HISTORICAL MINIATURES BY GEORGE GRASSE
BOEING P-12E, 27th PURSUIT SQUADRON, SELFRIDGE FIELD, 1935
by George Grasse
CLASSIC AIRFRAMES 1:48 SCALE INJECTION KIT CA4041 OF THE BOEING P-12E FIGHTER
BOEING P-12E BOX ART
|This is the an image of the kit's "box art" showing a Boeing P-12E "black 44" of the 27th Pursuit Squadron, Selfridge Field, 1935. The E model was the first version of the P-12 series with an all-metal monocoque fuselage and was powered by a Pratt & Whitney R-1340-17 radial engine rated at 500 hp at the then combat altitude of 8,000 feet. Only 110 of 135 ordered were built, the remainder of the order being built as the P-12F model which was powered by the Pratt & Whitney R-1340-19 radial engine. The P-12 series was replaced as a frontline fighter by the single-wing, all metal Boeing P-26 "Peashooter".
UNDER CONSTRUCTION PHOTO #1
24 October 2011
|Just getting started. The cockpit area is rather simplified and consists of two side panels, a floorboard, seat, control column, and small instrument panel. To this I added lap seat belts. Later, shoulder belts will be added. The main body and cylinders of the radial engine are cast in resin. The cover plate is plastic and the propeller is white metal. I added Hamilton decals from the previously built P-26 kit. Push rods (all eighteen of them) were cut from .020 piano wire. The lower holes into which the push rods fit were drilled deeper with a No. 76 hand twist drill. This allowed me to insert the rod, pull it up to its connection with the top of the cylinder and super glue it in place.
UNDER CONSTRUCTION PHOTO #2
28 October 2011
|This was a straight-forward, relatively easy step of gluing the fuselage halves together, binding with rubber bands to hold it, and allowing it to dry at least 24 hours.
UNDER CONSTRUCTION PHOTOS #3a & 3b
27 December 2011
|This right-rear view shows the brass Strutz horizontal stabilizer brace added in place of the kit's plastic part. The model was cleaned up and sanded lightly with 400 grit paper then primed overall with Tamiya Fine Gray Primer. The tail wheel has not been added at this stage. It is rather weak, fine for model display, but I'm afraid I might knock it off during construction and finishing. I may go ahead and drill a hole through it and fit a small brass rod for extra strength.
|This left-front view shows details of the landing gear. All struts were pinned with small brass rods for added strength. Wheels are just set in place - not glued. Before wings and tailplane were glued, they were sprayed with several light coats of Tamiya's "Camel Yellow". The vertical stabilizer was hand-painted with Andrea Golden Yellow and will be finished with Mister Kit's MKUS17 "US ANA 614 Orange Yellow", a close match to the Tamiya color.
UNDER CONSTRUCTION PHOTO #4
29 December 2011
|This is the first fuselage coat of Vallejo VC0873 US Field Drab which is a match to Fed Std 595b 30118, a shade referred to in Dana Bell's Air Force Colors Volume 1: 1926 - 1942. Note that the rudder has been painted white so as to provide a bright background for the rudder insignia decal.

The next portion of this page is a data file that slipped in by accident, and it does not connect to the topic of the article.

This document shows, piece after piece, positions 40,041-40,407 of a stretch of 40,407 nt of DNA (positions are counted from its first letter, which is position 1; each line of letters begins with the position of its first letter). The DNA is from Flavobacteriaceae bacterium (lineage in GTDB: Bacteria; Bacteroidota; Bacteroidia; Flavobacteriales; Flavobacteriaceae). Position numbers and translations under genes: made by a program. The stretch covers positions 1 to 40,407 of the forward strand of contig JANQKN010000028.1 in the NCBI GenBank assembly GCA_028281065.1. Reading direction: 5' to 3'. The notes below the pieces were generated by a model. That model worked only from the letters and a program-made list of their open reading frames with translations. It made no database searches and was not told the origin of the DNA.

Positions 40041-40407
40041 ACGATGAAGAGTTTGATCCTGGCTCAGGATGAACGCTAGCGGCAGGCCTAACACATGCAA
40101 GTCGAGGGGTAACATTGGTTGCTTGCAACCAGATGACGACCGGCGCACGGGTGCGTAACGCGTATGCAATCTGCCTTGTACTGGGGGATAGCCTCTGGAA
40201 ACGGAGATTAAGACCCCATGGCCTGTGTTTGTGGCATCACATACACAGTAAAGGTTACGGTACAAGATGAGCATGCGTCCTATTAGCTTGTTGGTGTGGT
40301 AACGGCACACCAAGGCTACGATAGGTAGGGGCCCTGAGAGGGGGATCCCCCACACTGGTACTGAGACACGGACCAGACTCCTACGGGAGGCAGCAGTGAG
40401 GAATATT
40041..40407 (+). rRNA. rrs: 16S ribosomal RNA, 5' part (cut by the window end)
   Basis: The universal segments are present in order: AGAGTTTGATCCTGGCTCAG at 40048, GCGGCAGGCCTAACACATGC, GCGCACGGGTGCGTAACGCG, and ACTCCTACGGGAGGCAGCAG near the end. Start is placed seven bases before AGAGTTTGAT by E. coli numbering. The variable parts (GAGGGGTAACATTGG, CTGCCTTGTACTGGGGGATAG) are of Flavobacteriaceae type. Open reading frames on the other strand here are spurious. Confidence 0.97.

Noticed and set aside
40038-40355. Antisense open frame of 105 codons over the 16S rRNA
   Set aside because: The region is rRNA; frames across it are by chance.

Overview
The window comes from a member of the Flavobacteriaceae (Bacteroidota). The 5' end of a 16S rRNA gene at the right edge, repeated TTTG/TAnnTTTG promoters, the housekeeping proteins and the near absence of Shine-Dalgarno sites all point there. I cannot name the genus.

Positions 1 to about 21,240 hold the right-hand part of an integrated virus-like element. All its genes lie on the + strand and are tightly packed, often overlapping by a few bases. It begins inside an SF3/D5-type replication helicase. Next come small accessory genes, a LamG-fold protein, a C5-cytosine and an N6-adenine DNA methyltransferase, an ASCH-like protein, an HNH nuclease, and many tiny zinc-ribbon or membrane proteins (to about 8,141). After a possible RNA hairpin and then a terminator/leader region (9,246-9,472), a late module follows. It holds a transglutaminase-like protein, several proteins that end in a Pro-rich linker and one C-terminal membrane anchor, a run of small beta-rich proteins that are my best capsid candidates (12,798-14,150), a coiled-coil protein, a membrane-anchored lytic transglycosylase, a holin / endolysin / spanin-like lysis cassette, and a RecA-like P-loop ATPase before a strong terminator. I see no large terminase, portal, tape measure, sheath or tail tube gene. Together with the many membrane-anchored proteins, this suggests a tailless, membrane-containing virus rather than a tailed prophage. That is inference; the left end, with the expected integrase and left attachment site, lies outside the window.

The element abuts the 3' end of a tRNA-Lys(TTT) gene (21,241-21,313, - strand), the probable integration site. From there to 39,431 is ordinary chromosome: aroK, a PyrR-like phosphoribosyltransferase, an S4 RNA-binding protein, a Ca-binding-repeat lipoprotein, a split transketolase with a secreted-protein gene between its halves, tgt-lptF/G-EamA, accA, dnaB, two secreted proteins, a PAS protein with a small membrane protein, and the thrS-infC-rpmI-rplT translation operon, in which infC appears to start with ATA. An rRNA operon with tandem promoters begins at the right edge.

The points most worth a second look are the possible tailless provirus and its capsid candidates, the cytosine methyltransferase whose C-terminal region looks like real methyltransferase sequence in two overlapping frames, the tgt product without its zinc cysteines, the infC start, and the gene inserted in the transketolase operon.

UNDER CONSTRUCTION PHOTO #5
30 December 2011
The final coat of 30118 Field Drab has been
applied. The rudder decal is on. I painted all of the
panel lines in brown-black. I painted a few subtle white
instructional markings. The decal sheet was lacking in detail
of this sort and I did have problems with flaking and chipping all
of which had to be over-painted especially the trailing edge of the
This view shows the engine detail. It was completely built and fitted but not glued in place. I then painted the overall engine in Vallejo VC0863 Gun Metal Gray to which was added a little black. I then painted the exhaust pipes with a mix of Vallejo VC0999 Copper and VC0863 Gun Metal Gray. I highlighted the connecting rods (front) and intake pipes (rear of engine) using Vallejo VC0864 Natural Steel with some additional highlighting with Vallejo VC0997 Silver. The engine is not glued in this photo and can't be glued until all fuselage details are finished and over-sprayed with satin poly.
UNDER CONSTRUCTION PHOTO #6
31 December 2011
|This overhead view shows more details added. The wing-walk areas at the wing roots were painted with Vallejo VC0995 German Black. The underside of the top wing has the same black unit marking that will appear on its top surface. Two decals were used and joined at the centerline. These decals often separated and had fuzzy edges all of which meant that I had to over-paint them using my mix of semi-gloss black. You can see the brown-black highlighting the ailerons and elevators and outlining the small access panels to the wing strut roots. Everything in the photo was over-sprayed with poly satin.
UNDER CONSTRUCTION PHOTO #7
31 December 2011
|This view shows more of the engine detail and exhaust stubs. Note the panel line detail and some of my hand-painted white instruction markings. You can barely see the wing insignia on the underside of the bottom wing. The "U.S. ARMY" decal is not visible. Touch up for all red, white, and blue insignia colors was done with Vallejo VC0909 Vermillion (for red), Vallejo VC961 White, and Andrea ANAC22 Prussian Blue (for blue). Cockpit coaming and headrest were first painted in Andrea ANAC42 Brown Leather and washed lightly with a watered-down Andrea ANAC48 Red Leather.
UNDER CONSTRUCTION PHOTO #8
6 January 2012